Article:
PHYSICS Radioactivity CHAPTER 7 (P5- The half-line of a radioactive…
PHYSICS Radioactivity CHAPTER 7
P1- A radioactive substance contains unstable nuclei that become stable by emitting radiation.
P2- An atoms has a small positively charged central nuclear where most of the atom's mass is located.
P4- Gamma radiation is stopped by thick lead and has an unlimited range in air. It consists of electromagnetic radiation.
P1- Radioactive sources emit alpha, beta and gamma radiation.
P1- There are three main types of radiation from radioactive substances - alpha, beta, gamma.
P1- Radioactive decay is a random event - you can't predict or influence when it will happen.
P2- Rutherford used alpha particles to probe inside atoms. He found that some of the alpha particles were scattered through large angels.
P2- The 'plumb pudding model' could not explain why some alpha particles were scattered through large angels.
P2- The nuclear model of the atom correctly explained why some alpha particles scattered through large angels.
P4- Alpha, beta and gamma radiation ionise substances they pass through. Ionisation in a living cell can damage or kill the cell.
P4- Beta radiation is stopped by a thin sheet of metal and has a range of about one metre in air.It consist of fast-moving electrons emitted from the nucleus. It is less ionising than alpha radiation and more ionising than gamma radiation.
P4- alpha radiation is stopped by paper and has a range of a few centimetres in air. It consists of particles, each composed of two protons and two neutrons. It has the greatest ionising power.
P5- The count rate of a Geiger counter caused by a radioactive source decreases as the activity of the source decreases.
P5- The half-line of a radioactive isotope is the average time it takes for the number of nuclei of the isotope in a sample to halve.
P5- The count rate after n half-lives = the initial count rate ÷ 2n.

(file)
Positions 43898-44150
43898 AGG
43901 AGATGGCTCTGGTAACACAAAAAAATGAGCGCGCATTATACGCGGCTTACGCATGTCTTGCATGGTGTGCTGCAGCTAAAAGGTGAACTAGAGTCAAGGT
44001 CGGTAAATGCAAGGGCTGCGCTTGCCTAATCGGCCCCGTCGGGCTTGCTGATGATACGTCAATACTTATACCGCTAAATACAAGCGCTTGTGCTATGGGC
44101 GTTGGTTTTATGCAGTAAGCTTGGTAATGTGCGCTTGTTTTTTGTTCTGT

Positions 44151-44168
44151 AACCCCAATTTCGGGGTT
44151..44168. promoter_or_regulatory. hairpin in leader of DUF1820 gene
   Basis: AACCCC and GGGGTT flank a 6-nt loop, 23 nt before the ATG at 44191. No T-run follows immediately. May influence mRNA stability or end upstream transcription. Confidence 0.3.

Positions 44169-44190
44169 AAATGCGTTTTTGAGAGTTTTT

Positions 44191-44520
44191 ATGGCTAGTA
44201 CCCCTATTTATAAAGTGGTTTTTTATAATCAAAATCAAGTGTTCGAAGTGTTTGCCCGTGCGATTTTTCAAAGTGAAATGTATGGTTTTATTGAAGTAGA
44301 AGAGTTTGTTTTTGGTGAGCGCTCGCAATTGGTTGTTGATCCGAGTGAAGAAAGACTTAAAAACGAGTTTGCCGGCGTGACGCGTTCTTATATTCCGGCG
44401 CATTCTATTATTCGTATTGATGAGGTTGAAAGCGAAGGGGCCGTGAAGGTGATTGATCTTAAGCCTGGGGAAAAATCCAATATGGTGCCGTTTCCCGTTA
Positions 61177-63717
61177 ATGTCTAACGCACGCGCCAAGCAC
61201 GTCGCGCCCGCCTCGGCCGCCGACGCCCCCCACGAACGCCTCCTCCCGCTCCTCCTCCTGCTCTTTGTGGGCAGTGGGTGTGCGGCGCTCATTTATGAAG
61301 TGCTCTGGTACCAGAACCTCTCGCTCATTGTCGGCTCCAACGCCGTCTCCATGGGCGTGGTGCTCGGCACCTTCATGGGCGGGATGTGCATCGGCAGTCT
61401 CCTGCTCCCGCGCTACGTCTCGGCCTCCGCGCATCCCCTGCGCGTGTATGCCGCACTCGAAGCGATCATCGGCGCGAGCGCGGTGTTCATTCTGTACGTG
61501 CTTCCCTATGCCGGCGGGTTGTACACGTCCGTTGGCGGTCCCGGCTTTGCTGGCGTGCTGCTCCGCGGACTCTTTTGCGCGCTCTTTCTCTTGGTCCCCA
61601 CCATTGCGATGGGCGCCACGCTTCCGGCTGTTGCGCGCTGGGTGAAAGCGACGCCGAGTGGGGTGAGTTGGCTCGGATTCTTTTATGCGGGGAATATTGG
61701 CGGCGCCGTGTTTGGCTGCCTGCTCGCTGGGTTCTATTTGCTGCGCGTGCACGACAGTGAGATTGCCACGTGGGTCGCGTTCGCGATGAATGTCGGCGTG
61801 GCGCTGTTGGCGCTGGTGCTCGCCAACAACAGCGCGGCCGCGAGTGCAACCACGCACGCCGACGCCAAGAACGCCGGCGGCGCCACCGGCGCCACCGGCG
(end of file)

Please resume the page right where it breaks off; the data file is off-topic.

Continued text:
P5- The number of atoms of a radioactive isotope and the count rate both decrease by half every half-life.
P6- Radioactive isotopes are used in medicine for medical imaging, treatment of cancer, and as tracers to monitor organs.
P6- How useful a radioactive isotope is depends on; -its half life
-the type of radiation it gives out.
P6- For medical imaging with a radioactive isotope and for medical tracers, the half-life should be not too short and not too long.
P6- A gamma beam or a radioactive implant can destroy cancer cells in a tumour.
P7-Nuclear fission is the splitting of an atom's nucleus into two smaller nuclei and the release of two or three neutrons and energy.
P7- Induced fission occurs when a neutron is absorbed by a uranium-235 nucleus or a plutonium-239 nucleus and the nucleus splits. Spontaneous fission occurs without a neutron being absorbed.
P7- A chain reaction occurs in a nuclear reactor when each fission event causes further fission events.
P7- In a nuclear reactor, control rods absorb fission neutrons to ensure that, on average, only one neutron per fission goes on to produce further fission.
P8- Nuclear fusion is the process of forcing the nuclei of two atoms close enough together so that they form a single larger nucleus.
P8- Nuclear fusion can be brought about by making two light nuclei collide at very high speed.
P8- Energy is released when two light nuclei are fused together. Nuclear fusion in the suns core releases energy.
P8- A fusion reactor needs to be at a very high temperature before nuclear fusion can take place. The nuclei to be fused are difficult to contain.
ATOMS AND RADIATION
THE DISCOVERY OF THE NUCLEUS
CHANGES IN THE NUCLEUS
ALPHA, BETA AND GAMMA RADIATION
ACTIVITY AND HALF-LIFE
NUCELAR RADIATION IN MEDICINE